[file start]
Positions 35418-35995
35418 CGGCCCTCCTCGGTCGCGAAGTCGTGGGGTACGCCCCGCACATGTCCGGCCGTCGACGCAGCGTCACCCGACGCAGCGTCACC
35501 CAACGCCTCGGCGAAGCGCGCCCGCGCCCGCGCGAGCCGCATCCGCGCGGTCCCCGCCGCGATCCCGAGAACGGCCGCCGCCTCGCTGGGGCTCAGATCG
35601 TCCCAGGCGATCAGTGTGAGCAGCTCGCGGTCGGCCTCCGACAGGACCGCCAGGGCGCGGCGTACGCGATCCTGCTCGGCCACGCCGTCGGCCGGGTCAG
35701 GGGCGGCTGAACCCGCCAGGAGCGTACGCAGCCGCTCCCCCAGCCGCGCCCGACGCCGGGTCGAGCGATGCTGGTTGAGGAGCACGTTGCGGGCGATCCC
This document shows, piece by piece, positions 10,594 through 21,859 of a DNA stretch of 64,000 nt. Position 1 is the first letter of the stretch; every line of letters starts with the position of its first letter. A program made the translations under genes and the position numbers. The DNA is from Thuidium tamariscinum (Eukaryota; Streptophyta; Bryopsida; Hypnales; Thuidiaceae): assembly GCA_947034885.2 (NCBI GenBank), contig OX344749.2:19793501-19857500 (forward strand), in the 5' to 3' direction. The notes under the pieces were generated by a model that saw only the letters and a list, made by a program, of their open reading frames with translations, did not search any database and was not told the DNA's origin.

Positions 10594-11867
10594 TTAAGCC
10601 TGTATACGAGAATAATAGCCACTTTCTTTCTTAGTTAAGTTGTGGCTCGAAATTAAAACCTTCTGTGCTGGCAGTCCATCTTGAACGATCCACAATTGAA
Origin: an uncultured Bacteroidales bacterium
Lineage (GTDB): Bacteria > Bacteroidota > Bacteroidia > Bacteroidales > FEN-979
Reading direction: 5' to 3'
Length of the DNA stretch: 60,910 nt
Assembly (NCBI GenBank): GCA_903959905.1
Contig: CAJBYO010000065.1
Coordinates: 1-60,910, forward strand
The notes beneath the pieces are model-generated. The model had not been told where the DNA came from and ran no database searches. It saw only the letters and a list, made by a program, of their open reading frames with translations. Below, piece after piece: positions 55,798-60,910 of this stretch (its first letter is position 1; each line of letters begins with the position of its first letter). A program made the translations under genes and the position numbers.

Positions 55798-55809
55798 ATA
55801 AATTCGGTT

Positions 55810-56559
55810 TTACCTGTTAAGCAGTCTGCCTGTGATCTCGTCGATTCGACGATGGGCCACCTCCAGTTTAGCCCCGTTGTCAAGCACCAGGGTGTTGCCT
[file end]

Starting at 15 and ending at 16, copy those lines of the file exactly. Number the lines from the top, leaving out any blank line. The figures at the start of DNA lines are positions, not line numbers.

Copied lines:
Contig: CAJBYO010000065.1
Coordinates: 1-60,910, forward strand